US11756561B2  Speech coding using content latent embedding vectors and speaker latent embedding vectors  Google Patents
Speech coding using content latent embedding vectors and speaker latent embedding vectors Download PDFInfo
 Publication number
 US11756561B2 US11756561B2 US17/674,752 US202217674752A US11756561B2 US 11756561 B2 US11756561 B2 US 11756561B2 US 202217674752 A US202217674752 A US 202217674752A US 11756561 B2 US11756561 B2 US 11756561B2
 Authority
 US
 United States
 Prior art keywords
 training
 latent
 encoder
 reconstruction
 decoder
 Prior art date
 Legal status (The legal status is an assumption and is not a legal conclusion. Google has not performed a legal analysis and makes no representation as to the accuracy of the status listed.)
 Active
Links
 239000013598 vector Substances 0.000 title claims description 324
 238000000034 method Methods 0.000 claims abstract description 62
 238000012549 training Methods 0.000 claims description 167
 238000013528 artificial neural network Methods 0.000 claims description 103
 230000008569 process Effects 0.000 claims description 31
 238000012545 processing Methods 0.000 claims description 28
 238000013527 convolutional neural network Methods 0.000 claims description 8
 230000001143 conditioned effect Effects 0.000 claims description 6
 238000004590 computer program Methods 0.000 abstract description 14
 238000004891 communication Methods 0.000 description 9
 238000010586 diagram Methods 0.000 description 6
 238000011176 pooling Methods 0.000 description 6
 238000010801 machine learning Methods 0.000 description 5
 238000013459 approach Methods 0.000 description 4
 230000003287 optical effect Effects 0.000 description 4
 230000006870 function Effects 0.000 description 3
 230000003993 interaction Effects 0.000 description 3
 230000026676 system process Effects 0.000 description 3
 238000013515 script Methods 0.000 description 2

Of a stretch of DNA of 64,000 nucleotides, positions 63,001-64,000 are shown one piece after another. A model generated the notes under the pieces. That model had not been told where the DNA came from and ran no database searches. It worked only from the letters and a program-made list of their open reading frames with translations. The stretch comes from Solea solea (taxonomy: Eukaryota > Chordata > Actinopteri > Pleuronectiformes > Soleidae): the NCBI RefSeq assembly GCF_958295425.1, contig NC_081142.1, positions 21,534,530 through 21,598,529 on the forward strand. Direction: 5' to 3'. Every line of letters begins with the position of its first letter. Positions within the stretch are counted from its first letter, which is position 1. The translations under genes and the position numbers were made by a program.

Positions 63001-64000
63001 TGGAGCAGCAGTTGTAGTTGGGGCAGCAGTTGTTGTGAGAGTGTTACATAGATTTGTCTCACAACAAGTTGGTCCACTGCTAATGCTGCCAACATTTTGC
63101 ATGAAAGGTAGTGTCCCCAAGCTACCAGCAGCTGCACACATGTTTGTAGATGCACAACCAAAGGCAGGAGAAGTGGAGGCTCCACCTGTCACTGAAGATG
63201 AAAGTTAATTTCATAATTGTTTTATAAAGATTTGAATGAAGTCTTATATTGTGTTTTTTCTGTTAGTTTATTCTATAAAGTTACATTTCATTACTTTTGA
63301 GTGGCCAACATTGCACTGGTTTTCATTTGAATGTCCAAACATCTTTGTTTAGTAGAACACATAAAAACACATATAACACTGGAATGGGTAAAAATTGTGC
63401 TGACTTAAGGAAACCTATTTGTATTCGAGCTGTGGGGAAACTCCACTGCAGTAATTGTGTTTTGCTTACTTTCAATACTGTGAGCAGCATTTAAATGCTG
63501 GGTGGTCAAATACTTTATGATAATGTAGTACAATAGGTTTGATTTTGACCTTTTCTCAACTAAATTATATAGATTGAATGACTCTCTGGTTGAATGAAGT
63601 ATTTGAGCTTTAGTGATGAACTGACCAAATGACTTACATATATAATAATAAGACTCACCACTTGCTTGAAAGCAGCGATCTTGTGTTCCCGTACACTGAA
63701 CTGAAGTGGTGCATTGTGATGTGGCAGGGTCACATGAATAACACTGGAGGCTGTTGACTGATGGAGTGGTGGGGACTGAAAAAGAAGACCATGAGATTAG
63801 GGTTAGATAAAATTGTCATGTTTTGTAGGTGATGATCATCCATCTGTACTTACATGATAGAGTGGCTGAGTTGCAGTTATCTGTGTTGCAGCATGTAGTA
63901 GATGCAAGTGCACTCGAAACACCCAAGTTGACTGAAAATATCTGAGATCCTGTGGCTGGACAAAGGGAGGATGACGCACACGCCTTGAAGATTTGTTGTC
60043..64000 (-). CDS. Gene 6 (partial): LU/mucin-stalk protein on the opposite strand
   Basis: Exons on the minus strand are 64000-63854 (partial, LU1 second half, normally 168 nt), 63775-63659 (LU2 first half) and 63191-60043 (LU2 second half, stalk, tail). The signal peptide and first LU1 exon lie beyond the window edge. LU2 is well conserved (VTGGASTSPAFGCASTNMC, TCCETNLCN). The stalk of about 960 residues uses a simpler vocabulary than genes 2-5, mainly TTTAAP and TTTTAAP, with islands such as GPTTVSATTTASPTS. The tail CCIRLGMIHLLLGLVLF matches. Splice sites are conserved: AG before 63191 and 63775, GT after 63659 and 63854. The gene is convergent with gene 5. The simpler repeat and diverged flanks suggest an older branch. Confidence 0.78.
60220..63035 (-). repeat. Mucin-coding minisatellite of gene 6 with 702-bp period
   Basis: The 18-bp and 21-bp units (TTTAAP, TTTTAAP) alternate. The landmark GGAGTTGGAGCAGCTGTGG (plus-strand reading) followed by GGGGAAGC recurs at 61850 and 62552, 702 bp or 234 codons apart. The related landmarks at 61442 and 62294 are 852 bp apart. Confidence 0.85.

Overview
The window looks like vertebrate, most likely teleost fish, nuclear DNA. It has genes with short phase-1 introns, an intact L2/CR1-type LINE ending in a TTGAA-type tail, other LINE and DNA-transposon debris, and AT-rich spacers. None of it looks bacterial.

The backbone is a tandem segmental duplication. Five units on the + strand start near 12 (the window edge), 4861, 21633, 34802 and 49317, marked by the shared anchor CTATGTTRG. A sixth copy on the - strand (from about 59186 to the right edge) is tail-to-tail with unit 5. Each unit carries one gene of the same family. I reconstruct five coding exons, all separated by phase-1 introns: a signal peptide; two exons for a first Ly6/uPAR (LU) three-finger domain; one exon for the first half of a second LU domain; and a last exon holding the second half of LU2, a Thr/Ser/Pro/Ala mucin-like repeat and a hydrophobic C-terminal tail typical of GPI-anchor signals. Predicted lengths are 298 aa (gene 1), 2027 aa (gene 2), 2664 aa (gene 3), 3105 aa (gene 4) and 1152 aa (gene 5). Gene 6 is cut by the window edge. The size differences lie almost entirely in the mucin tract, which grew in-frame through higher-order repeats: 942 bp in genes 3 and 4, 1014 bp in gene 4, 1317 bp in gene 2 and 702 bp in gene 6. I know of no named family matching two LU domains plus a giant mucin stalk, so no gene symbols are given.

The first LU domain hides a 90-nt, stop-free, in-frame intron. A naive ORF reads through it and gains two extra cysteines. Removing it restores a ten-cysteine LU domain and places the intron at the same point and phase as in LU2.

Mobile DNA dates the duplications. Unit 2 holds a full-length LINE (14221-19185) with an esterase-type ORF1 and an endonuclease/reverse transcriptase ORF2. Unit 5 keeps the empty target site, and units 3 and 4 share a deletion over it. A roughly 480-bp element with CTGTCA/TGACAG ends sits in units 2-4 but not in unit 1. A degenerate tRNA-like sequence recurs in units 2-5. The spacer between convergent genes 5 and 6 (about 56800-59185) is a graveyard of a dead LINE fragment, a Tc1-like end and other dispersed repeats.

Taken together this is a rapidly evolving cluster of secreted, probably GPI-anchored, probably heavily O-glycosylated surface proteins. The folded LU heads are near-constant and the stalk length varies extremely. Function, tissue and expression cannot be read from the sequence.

238000000926 separation method Methods 0.000 description 2
 ORILYTVJVMAKLCUHFFFAOYSAN Adamantane Natural products C1C(C2)CC3CC1CC2C3 ORILYTVJVMAKLCUHFFFAOYSAN 0.000 description 1
 241000009334 Singa Species 0.000 description 1
 230000005540 biological transmission Effects 0.000 description 1
 238000006243 chemical reaction Methods 0.000 description 1
 230000001149 cognitive effect Effects 0.000 description 1
 238000007796 conventional method Methods 0.000 description 1
 238000013144 data compression Methods 0.000 description 1
 239000004973 liquid crystal related substance Substances 0.000 description 1
 238000007726 management method Methods 0.000 description 1
 238000004519 manufacturing process Methods 0.000 description 1
 238000010295 mobile communication Methods 0.000 description 1
 238000005192 partition Methods 0.000 description 1
 230000000644 propagated effect Effects 0.000 description 1
 230000004044 response Effects 0.000 description 1
 239000004065 semiconductor Substances 0.000 description 1
 230000001953 sensory effect Effects 0.000 description 1
 239000000758 substrate Substances 0.000 description 1
 238000012546 transfer Methods 0.000 description 1
 230000000007 visual effect Effects 0.000 description 1
Images
Classifications

 G—PHYSICS
 G10—MUSICAL INSTRUMENTS; ACOUSTICS
 G10L—SPEECH ANALYSIS TECHNIQUES OR SPEECH SYNTHESIS; SPEECH RECOGNITION; SPEECH OR VOICE PROCESSING TECHNIQUES; SPEECH OR AUDIO CODING OR DECODING
 G10L19/00—Speech or audio signals analysissynthesis techniques for redundancy reduction, e.g. in vocoders; Coding or decoding of speech or audio signals, using source filter models or psychoacoustic analysis
 G10L19/04—Speech or audio signals analysissynthesis techniques for redundancy reduction, e.g. in vocoders; Coding or decoding of speech or audio signals, using source filter models or psychoacoustic analysis using predictive techniques
 G10L19/16—Vocoder architecture

 G—PHYSICS
 G10—MUSICAL INSTRUMENTS; ACOUSTICS
 G10L—SPEECH ANALYSIS TECHNIQUES OR SPEECH SYNTHESIS; SPEECH RECOGNITION; SPEECH OR VOICE PROCESSING TECHNIQUES; SPEECH OR AUDIO CODING OR DECODING
 G10L25/00—Speech or voice analysis techniques not restricted to a single one of groups G10L15/00  G10L21/00
 G10L25/27—Speech or voice analysis techniques not restricted to a single one of groups G10L15/00  G10L21/00 characterised by the analysis technique
 G10L25/30—Speech or voice analysis techniques not restricted to a single one of groups G10L15/00  G10L21/00 characterised by the analysis technique using neural networks

 G—PHYSICS
 G06—COMPUTING; CALCULATING OR COUNTING
 G06N—COMPUTING ARRANGEMENTS BASED ON SPECIFIC COMPUTATIONAL MODELS
 G06N3/00—Computing arrangements based on biological models
 G06N3/02—Neural networks
 G06N3/04—Architecture, e.g. interconnection topology
 G06N3/045—Combinations of networks

 G—PHYSICS
 G06—COMPUTING; CALCULATING OR COUNTING
 G06N—COMPUTING ARRANGEMENTS BASED ON SPECIFIC COMPUTATIONAL MODELS
 G06N3/00—Computing arrangements based on biological models
 G06N3/02—Neural networks
 G06N3/08—Learning methods

 G—PHYSICS
 G06—COMPUTING; CALCULATING OR COUNTING
 G06N—COMPUTING ARRANGEMENTS BASED ON SPECIFIC COMPUTATIONAL MODELS
 G06N3/00—Computing arrangements based on biological models